ESSAY: The Five Stages of Grief in Trump’s America

In conjunction with the publication of A PEOPLE’S FUTURE OF THE UNITED STATES, a website commissioned an essay from me. They rejected it for being “too political.” When the book came out, I tweeted it out instead, but here it is in its entirety.

Dear Mr. Trump,

Many thanks for allowing me to consider your dystopian vision of America, “Make America Great Again,” but I’m afraid it’s just not for me.

I appreciate all of the effort that must have gone into trying to figure out how to nefariously, systematically tear apart the country piece by piece, but this just seems—even to me, an expert on dystopias—too brutal and extreme and cruel, even for fiction.

I can’t help but think that all that effort would be better spent elsewhere. I’d encourage you to review our guidelines [] and try again.

Though to be honest I feel like what you’re trying to do just isn’t right for us and perhaps we would all be better served if you shopped your ideas elsewhere.


John Joseph Adams

That’s the kind of rejection letter I’d write if Donald Trump were submitting his ideas to me for one of my anthologies, and it’s actually the faux editorial letter I wrote to him in a series of tweets last year.

But of course, as a citizen, I’d already rejected him. I’d rejected him as soon as he entered the national stage with the hateful speech he used to launch his candidacy. And so as the election results rolled in on November 8, 2016, I began going through the Five Stages of Grief:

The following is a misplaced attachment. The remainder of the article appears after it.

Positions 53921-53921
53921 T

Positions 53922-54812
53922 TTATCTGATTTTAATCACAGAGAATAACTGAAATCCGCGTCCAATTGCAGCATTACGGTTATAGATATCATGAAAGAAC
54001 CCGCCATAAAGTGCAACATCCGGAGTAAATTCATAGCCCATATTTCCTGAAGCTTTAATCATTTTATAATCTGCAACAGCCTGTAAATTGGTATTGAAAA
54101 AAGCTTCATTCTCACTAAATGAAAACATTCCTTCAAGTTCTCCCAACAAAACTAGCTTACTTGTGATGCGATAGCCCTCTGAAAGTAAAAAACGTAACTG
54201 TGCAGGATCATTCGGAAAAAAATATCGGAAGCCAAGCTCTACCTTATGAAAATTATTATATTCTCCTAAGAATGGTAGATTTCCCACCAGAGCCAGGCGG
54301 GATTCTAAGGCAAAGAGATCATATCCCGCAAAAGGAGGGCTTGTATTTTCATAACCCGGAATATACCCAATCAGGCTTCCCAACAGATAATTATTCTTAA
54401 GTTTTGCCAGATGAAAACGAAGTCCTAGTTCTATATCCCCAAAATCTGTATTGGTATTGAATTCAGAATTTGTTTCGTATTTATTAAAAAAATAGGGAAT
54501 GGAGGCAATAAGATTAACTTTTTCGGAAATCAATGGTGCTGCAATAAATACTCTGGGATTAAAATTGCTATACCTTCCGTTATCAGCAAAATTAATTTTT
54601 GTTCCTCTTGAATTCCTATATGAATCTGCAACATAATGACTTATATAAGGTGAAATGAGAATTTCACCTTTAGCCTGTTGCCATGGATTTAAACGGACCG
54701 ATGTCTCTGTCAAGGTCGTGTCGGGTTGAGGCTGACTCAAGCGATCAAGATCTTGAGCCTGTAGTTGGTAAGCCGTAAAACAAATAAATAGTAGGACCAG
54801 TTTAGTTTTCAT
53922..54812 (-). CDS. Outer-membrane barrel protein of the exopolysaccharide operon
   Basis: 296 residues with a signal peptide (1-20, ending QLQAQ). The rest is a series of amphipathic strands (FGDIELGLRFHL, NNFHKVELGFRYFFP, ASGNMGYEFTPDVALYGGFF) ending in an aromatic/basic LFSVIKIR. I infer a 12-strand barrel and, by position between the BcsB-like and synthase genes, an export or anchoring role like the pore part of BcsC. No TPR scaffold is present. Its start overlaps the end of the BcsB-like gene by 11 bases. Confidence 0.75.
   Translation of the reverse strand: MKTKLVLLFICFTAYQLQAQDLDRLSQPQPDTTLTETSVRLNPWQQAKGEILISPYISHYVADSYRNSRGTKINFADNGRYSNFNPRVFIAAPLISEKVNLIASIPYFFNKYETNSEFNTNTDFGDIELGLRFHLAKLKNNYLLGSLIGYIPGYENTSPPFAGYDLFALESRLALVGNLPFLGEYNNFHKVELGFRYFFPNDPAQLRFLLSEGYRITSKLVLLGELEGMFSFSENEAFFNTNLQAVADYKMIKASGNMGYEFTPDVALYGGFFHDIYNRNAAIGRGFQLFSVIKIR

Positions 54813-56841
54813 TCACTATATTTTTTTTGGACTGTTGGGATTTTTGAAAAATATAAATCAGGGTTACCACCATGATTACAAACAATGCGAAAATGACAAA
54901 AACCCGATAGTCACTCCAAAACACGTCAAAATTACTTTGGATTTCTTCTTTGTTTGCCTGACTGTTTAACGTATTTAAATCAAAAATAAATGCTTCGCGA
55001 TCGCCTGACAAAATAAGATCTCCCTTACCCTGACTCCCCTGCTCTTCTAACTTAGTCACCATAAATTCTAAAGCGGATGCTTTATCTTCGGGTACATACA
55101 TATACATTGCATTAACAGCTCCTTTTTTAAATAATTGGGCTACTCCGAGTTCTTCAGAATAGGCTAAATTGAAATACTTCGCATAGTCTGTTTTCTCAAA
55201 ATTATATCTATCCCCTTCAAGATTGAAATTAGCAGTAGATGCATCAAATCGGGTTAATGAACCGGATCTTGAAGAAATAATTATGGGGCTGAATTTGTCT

• Denial: “But all the polls said…!”
  • Anger: “How could we elect this motherf—!”
  • Bargaining: “Surely he’ll be impeached before he does too much damage…”
  • Depression: “How are we going to survive four years of this?”

The final stage, of course, is Acceptance, and that’s where I’ve been stuck for some twenty-seven months now.

Because Acceptance would mean that I was okay with bigotry, with hatred, with a kleptocratic regime, with rank corruption, with mind-boggling hypocrisy, with lies upon lies upon lies every day, with the rampant abuse of power, with the flagrant obstruction of justice, with thoughts and prayers as the only solution offered to the epidemic of gun violence, with tax cuts and policies enacted to benefit the ultra-rich at the expense of the middle-class and poor, with the possibility of a candidate colluding with a foreign adversary to steal a presidency, and with a president who seems to be the ready and willing lapdog to that same foreign adversary.

Here’s one larger point that I never hear anyone talking about that I refuse to Accept:

Let’s say a president conspires with a foreign power to steal an election—or in some way cheats so as to massively tip the scales of an election in their favor. You’d think that in any functional democracy or republic there would be strict safeguards in place that, should such an unthinkable thing occur, the perpetrator would be swiftly contained and prevented from running roughshod over the country.

You’d think that.

For the sake of argument, let’s say that, as has been alleged, President Trump and/or associates did engage in a conspiracy to help Trump get elected. Aside from the massive national security implications of that conspiracy if it involved a foreign adversary, and the fact that the President and/or his associates might have committed treason—which are admittedly huge fucking asides—that would mean the election was stolen… yet Trump ascended to the office of President and is still President some 25 months later.

I’d ask you to imagine what a person unfit for the office could do with 25 months as President, but you don’t have to; just turn on the news.

So let’s say that’s what happened, that some form of cheating tipped the election in Trump’s favor. But let’s also imagine that Republicans in congress in 2016 cared more about rule of law than holding onto the reins of power and/or pushing their agenda. What would have happened if they had impeached Trump for high crimes and misdemeanors and/or treason?